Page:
The Massachusetts Supreme Judicial Court in Kauders v. Uber Technologies, Inc., No. SCJ-12883 recently held that Uber’s notification of its “terms and conditions” during the registration process for its app did not provide “reasonable notice” to its users of Uber’s terms. The Court found that consequently there was no valid contract between Uber and the users who had initiated legal remedies against it and that the arbitration proceedings which had taken place were improper.
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In this episode of the Arbitration Conversation Amy interviews Prof. S.I. Strong of the University of Sydney about trust arbitration and new laws in New Zealand. https://youtu.be/QhMxassqMvYBy Stacie Strong, Amy Schmitz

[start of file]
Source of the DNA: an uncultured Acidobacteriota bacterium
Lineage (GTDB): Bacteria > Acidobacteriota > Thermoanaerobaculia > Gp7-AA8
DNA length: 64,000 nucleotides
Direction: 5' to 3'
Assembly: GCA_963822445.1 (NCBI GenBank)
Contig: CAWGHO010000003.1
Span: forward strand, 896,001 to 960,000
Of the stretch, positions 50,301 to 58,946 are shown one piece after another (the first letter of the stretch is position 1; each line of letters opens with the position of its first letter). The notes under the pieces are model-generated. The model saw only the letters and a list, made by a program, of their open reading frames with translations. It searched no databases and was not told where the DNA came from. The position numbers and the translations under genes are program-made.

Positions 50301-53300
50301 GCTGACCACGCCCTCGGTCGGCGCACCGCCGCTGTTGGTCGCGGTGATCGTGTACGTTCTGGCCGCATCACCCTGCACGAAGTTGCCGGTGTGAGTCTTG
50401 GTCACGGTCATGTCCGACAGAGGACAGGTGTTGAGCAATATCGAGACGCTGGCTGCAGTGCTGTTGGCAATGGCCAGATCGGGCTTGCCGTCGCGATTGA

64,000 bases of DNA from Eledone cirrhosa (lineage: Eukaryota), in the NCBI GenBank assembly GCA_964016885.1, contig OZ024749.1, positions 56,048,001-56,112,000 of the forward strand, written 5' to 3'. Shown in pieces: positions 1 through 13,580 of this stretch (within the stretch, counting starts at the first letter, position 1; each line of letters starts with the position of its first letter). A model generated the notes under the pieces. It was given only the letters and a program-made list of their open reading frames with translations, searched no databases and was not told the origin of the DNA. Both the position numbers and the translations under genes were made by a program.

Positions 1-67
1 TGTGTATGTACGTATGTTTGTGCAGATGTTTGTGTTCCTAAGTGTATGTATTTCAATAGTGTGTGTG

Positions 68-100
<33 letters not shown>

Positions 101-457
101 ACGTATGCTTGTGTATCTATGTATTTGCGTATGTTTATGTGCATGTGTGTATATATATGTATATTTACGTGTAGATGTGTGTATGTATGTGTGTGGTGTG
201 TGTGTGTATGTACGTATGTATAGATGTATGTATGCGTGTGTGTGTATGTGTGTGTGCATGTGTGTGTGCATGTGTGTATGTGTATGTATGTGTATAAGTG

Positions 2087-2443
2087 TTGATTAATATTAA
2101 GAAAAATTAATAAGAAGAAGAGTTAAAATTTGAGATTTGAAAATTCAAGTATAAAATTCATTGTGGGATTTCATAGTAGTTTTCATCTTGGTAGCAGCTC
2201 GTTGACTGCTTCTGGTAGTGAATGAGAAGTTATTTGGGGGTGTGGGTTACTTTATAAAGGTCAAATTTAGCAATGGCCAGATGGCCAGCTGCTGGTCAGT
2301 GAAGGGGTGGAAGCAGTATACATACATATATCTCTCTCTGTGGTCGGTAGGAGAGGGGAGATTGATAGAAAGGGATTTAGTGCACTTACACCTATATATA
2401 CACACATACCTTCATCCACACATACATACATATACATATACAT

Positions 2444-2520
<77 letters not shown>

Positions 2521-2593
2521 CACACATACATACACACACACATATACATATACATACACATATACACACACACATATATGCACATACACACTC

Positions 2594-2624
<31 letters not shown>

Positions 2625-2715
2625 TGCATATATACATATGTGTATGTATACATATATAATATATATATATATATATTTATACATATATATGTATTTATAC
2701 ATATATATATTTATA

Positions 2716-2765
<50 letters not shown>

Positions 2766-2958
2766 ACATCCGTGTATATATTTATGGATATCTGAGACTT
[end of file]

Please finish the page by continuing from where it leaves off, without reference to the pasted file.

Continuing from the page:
This article first appeared on Globar Arbitration News, Baker McKenzie, here. Brown v. TGS Management Co., 57 Cal. App. 5th 303 (2020) [click for opinion] TGS Management Co., Ltd. (“TGS”)...By Jacob Kaplan, Michael Hidalgo
This article first appeared on the Securities Arbitration Alert Blog, here. FINRA Dispute Resolution Services (“DRS”) posted case statistics through March, with the overall case filing trends – with one exception –...By George Friedman